Commercial open-source: Sentry
Commercial open-source software is usually based around some kind of asymmetry: the owner possesses something that you as a user do not, allowing them to make money off of it.
This asymmetry can take on a number of forms. One popular option is to have dual licensing: the product is open-source (usually GPL), but if you want to deviate from that, there’s the option to buy a commercial license. These projects are recognizable by the fact that they generally require you to sign a Contributor License Agreement (CLA) in which you transfer all your rights to the code over to the project owners. A very bad deal for you as a contributor (you work but get nothing in return) so I recommend against participating in those projects. But that’s a subject for a different day.
Another option for making asymmetry is open core: make a limited version open-source and sell a full-featured version. Typically named “the enterprise version”. Where you draw the line between both versions determines how useful the project is in its open-source form versus how much potential there is to sell it. Most of the time this tends towards a completely useless open-source version, but there are exceptions (e.g. Gitlab).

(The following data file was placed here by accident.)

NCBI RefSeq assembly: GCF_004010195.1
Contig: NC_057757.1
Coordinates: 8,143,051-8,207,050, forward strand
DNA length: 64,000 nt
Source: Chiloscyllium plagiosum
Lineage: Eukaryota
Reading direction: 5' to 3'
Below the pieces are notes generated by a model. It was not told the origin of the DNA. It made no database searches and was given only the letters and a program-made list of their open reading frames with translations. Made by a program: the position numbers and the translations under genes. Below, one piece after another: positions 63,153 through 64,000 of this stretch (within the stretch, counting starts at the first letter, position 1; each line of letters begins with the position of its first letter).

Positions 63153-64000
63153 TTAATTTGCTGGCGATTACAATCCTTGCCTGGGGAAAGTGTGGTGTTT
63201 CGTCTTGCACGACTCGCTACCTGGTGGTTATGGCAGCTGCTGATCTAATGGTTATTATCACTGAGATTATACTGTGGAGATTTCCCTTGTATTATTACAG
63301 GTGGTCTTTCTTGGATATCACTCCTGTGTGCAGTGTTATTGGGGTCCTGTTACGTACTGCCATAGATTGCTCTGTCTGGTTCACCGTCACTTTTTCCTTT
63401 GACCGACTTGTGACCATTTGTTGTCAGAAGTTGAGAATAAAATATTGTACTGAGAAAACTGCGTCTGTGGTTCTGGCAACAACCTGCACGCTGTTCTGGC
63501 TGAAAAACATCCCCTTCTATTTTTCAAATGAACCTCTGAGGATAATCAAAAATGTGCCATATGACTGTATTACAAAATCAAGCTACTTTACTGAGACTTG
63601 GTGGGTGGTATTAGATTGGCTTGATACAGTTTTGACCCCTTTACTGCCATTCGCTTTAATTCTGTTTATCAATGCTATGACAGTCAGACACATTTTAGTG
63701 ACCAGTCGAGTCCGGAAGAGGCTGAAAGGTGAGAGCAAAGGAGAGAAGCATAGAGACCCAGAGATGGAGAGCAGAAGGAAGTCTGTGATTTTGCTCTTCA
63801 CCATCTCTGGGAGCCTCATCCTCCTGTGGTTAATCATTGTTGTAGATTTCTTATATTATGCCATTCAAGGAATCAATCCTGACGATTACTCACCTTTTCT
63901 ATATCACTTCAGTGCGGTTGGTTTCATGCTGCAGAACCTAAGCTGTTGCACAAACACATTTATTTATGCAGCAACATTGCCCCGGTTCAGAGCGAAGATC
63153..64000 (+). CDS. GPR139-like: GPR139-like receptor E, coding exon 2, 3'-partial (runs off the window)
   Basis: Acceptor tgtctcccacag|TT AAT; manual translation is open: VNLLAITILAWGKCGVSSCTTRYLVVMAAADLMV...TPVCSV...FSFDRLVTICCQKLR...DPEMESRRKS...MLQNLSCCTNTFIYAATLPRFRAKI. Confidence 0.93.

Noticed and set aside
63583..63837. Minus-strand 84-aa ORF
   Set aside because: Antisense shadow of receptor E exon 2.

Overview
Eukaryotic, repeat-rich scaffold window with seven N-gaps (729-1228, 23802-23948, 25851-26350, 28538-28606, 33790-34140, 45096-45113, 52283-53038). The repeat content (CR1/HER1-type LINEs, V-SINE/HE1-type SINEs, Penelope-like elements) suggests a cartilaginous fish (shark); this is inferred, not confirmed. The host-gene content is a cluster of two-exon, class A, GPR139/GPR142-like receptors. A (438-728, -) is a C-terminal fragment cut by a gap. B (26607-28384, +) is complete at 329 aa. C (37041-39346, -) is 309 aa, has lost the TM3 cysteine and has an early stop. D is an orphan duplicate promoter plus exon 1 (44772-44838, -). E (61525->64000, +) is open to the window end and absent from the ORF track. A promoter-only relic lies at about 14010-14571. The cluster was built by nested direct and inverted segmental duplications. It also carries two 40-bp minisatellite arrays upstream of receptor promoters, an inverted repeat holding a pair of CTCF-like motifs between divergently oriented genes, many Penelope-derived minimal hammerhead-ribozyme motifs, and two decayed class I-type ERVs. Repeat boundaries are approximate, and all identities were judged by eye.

These models are so prevalent that I was pleasantly surprised to see who Sentry does things: as little asymmetry as possible. The entire product is open-source and under a very liberal license. The hosted version (the SaaS product that they sell) is claimed to be running using exactly the same source code. The created value, for which you’ll want to pay, is in the belief that a) you don’t want to spend time running it yourself and b) they’ll do a better job at it than you do.
This model certainly won’t work in all contexts and it probably won’t lead to a billion dollar exit, but that doesn’t always have to be the goal.
So kudos to Sentry, they’re certainly trying to make money in the nicest way possible, without giving contributors and hobbyists a bad deal. I hope they do well.
More info on their open-source model can be read on their blog: Building an Open Source Service.